The Moral Complexities of Supporting the Armed Struggle in Kashmir

Source: Indian Express

Source: Indian Express

The mind of a modern, liberal, enlightened youth in Pakistan is boggled with the moral puzzle of the armed struggle in Kashmir. Should Pakistan stop backing the Jihad in Kashmir? Or should Pakistan provide support for the freedom movement in Kashmir? What a world of a difference do these words make.

In a world that is unforgivably anti-Jihad since 9/11, and very rightly so, backing Kashmiri Jihadi group sounds like a recipe for diplomatic suicide. This could possibly isolate Pakistan, cost valuable alliances with the West and jeopardize economic prosperity and trade partnerships in the future.

But suspending the lifeline of the Jihadi struggle in Kashmir also sounds like an unacceptable option to many, especially the Pakistani establishment. Other than their political designs, it would effectively mean that a Kashmiri would probably never be able to see the face of a military grade weapon again.

It would mean that all they would ever have to respond to the occupying force of way more than 500,000 strength military is sticks and stones. It would mean the death of the Kashmiri freedom struggle, which is somehow acknowledged as legitimate by people who condemn the Jihad in Kashmir at the same time. No other country in the world is going to come to support the supposedly peaceful Hurriyet leaders.

Which route is easier? Certainly the former. It would make Pakistan less unpopular and who knows India would grace us with a bilateral cricket series. It could improve Pakistan’s image as the state recovering from hiding Osama Ben Laden right next to its military academy. Why should a Pakistani go out of their way to help a Kashmiri anyway?

Alright, a lot of Kashmiris live in Pakistan. They are our next door neighbors, relatives by blood, friends, and colleagues. So what? Even the Pakistani Kashmiris apparently do not seem to be too bothered with what is going on across the Line of Control. Why do we need to replicate the misery of the Indian Kashmiris in our lives?

However, with every mutilated unarmed Kashmiri teenager, and every raped Kashmiri woman and wounded mother, something stirs the conscience of a nation that is notorious for ignoring everyday atrocities within its own borders. A nation which cherishes a law that is designed to make its religious minorities suffer in constant terror. All of a sudden morality becomes much more complex than sheer self-interest. Even though it should not. It does not make any sense.

So would a Pakistani support the armed struggle in Kashmir or not?

It’s a question with a rather simple answer. Either you do or you don’t. But if you do, then it’s important to embrace the cause and defend its moral grounds. There was a time when the Pakistani state used to openly embrace it. And since when have we stopped referring to Kashmiri militants as freedom fighters? But it was a different world. Still, hanging somewhere in the middle reminds the world of the policy Pakistan has been adopting from selectively targeting Taliban factions to continuing old partnerships with the likes of Ben Laden from the days of the Afghan Jihad and pretending that we are fighting terrorism. The Americans have moved on, but our security leadership has been having a very hard time.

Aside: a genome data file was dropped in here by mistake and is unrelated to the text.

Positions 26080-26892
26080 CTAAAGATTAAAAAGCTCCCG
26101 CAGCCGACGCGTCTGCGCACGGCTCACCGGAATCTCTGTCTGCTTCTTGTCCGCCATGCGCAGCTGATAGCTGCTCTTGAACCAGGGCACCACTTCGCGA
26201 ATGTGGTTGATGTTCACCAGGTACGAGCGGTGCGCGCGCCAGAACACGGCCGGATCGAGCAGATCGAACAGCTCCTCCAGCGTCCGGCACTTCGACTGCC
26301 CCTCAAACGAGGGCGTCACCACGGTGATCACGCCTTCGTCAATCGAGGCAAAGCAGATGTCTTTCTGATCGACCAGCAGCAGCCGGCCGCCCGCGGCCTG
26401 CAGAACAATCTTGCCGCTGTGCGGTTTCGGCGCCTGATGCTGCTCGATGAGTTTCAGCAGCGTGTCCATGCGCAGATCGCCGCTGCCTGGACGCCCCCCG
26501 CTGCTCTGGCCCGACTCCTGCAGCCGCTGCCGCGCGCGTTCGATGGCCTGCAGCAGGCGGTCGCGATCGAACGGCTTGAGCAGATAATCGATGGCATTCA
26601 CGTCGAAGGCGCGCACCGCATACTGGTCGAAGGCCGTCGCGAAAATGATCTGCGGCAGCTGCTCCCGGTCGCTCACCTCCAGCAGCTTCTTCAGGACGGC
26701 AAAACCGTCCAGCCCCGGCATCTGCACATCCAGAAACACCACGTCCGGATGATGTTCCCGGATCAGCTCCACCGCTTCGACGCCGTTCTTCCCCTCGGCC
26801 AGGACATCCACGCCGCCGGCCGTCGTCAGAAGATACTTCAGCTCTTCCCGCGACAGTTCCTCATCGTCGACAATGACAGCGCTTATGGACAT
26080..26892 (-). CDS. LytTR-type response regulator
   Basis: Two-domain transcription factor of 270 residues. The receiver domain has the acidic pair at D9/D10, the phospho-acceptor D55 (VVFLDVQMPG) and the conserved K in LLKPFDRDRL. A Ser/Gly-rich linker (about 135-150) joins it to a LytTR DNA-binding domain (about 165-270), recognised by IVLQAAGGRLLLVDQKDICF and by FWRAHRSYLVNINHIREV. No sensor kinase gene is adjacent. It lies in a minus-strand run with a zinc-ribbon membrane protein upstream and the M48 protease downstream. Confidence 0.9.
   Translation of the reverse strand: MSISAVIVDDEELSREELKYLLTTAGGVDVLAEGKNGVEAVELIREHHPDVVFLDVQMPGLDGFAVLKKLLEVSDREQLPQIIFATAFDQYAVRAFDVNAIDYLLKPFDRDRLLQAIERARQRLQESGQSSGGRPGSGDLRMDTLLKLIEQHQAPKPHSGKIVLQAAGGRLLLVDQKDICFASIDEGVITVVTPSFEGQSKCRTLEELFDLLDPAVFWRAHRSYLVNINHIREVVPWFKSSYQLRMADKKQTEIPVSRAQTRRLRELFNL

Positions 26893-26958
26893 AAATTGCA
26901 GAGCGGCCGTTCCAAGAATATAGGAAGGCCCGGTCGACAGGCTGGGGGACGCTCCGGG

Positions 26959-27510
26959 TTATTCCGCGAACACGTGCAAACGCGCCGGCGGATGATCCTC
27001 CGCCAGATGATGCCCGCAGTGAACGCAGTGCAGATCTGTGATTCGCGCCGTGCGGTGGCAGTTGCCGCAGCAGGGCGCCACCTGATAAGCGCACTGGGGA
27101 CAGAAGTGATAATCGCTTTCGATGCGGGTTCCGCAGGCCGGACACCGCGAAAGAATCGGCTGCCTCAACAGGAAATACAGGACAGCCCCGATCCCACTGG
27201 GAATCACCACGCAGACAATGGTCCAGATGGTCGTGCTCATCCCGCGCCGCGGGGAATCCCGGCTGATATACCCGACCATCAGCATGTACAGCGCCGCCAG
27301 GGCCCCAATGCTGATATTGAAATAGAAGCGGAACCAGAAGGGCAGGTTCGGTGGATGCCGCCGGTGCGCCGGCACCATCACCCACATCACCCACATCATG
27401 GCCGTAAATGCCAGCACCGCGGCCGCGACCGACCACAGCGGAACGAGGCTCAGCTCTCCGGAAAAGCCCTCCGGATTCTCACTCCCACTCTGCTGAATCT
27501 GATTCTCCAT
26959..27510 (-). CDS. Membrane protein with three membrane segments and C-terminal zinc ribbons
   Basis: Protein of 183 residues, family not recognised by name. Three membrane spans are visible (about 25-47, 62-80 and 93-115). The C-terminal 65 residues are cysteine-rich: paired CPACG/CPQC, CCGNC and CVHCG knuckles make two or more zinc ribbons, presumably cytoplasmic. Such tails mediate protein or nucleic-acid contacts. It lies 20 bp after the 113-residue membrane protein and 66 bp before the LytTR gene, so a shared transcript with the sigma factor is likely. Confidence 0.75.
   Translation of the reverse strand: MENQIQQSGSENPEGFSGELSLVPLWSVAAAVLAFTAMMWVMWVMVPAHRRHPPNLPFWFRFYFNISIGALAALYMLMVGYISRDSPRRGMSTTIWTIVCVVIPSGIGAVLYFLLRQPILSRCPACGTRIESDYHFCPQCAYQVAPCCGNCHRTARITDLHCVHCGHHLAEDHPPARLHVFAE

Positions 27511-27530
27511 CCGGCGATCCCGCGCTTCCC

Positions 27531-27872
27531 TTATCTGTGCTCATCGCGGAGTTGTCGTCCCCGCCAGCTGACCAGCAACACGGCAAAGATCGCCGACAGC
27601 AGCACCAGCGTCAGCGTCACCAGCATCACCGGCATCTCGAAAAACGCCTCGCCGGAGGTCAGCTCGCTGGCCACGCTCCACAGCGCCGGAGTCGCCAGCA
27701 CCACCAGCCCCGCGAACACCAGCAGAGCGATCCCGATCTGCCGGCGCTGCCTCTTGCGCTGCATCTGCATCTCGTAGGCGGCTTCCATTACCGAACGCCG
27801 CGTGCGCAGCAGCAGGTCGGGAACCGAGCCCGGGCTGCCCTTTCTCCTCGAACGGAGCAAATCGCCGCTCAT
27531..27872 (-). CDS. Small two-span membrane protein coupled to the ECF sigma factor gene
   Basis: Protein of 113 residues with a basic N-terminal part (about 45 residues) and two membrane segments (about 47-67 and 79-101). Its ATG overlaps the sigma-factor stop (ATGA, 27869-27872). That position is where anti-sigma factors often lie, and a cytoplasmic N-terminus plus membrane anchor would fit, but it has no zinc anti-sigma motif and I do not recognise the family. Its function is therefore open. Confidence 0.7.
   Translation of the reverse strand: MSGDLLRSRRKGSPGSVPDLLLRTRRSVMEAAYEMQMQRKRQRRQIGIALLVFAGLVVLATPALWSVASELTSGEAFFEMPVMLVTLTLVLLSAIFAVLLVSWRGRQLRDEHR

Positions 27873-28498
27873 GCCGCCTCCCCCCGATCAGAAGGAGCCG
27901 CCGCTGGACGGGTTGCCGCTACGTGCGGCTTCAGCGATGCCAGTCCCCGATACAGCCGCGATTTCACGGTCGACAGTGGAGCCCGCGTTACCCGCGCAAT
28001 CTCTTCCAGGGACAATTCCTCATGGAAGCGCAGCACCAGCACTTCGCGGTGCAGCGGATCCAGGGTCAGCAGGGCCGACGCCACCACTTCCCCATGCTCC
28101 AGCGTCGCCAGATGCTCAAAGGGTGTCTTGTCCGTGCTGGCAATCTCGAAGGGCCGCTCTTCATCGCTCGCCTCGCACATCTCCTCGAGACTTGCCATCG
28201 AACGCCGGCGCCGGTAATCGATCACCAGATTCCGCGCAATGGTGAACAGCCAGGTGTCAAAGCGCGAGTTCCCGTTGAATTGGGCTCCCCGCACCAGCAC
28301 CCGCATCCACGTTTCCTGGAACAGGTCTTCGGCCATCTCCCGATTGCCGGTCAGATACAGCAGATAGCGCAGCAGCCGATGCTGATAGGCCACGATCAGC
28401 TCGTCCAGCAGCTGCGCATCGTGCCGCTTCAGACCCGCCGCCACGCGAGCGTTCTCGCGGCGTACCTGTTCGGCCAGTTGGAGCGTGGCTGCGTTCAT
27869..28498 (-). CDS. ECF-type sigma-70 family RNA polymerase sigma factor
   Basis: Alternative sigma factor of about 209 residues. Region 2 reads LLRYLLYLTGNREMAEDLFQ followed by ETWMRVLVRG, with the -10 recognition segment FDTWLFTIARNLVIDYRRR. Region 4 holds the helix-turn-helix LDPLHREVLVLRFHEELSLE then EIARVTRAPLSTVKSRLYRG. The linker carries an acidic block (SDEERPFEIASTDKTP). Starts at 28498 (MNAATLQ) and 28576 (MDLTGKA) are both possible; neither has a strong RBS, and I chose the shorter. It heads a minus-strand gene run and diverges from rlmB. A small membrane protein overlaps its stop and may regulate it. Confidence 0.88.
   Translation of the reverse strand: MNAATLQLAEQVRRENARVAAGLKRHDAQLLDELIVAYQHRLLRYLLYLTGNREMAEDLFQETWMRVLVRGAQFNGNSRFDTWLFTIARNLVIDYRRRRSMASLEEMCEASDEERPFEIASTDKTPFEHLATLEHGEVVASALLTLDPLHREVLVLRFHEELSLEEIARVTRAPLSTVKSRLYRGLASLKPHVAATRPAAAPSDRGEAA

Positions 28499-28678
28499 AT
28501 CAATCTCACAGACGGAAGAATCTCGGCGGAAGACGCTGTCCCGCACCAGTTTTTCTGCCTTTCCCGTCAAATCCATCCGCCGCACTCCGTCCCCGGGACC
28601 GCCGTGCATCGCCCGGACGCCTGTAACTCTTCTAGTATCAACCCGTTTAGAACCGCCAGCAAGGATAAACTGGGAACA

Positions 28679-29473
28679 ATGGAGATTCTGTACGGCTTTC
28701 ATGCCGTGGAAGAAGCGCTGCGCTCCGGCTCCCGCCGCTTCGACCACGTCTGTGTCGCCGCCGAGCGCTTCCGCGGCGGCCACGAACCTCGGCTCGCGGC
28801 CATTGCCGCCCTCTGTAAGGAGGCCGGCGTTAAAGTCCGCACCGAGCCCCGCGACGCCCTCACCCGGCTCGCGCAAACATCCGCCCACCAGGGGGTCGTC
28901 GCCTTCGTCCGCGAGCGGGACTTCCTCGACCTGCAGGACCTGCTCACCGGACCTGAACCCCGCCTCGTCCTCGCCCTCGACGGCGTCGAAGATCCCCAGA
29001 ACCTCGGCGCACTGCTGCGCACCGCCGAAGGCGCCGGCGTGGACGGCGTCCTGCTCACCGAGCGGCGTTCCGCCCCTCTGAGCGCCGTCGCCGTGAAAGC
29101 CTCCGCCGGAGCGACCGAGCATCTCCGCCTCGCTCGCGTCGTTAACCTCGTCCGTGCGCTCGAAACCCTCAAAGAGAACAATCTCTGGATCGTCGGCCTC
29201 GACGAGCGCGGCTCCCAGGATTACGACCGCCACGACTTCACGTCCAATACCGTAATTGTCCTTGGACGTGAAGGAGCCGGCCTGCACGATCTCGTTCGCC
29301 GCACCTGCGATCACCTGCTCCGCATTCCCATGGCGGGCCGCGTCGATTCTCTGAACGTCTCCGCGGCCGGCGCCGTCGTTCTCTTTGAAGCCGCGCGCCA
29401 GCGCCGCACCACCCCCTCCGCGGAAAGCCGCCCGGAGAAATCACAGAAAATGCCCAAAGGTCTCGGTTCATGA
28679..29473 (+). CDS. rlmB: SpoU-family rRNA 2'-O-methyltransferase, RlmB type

Of course, it is perfectly legitimate to defend the Kashmiri armed struggle on moral grounds. Are the Kashmiri Jihadi freedom fighters terrorists just because they are Islamists? Does the secular character of a freedom struggle immediately makes the cause legitimate? Surely, you cannot expect the Kashmiri freedom movement to turn secular overnight, not that it would ever have any such intention. Is targeting soldiers, even if sleeping, an act of terrorism or an act of war? Especially when the Hizb-ul-Mujahideen is not exactly very friendly to the Indian State. But then there are Mumbai attacks, Parliament attacks, Hindu Pandits. Innocent lives. What to do?

With the exception of those who committed these atrocities, our intellectuals get played at the hands of the textbook Indian diplomatic rhetoric when they declare the Kashmiri freedom fighters terrorists. They end up endorsing foreign state propaganda in an effort to avoid the local one. Though they speak the truth in their own right. Pakistan has had enough of fighting other people’s wars and lying about it. Enough of freeing Afghans from the Soviets, or restoring Saudi custody of the Ka’aba, or sending pilots to fly Syrian planes or handing over bases to the United States. All for nothing but to make our generals richer, who, let’s face it, would have grown richer anyway. But we need to build our country. Who gives a damn anymore?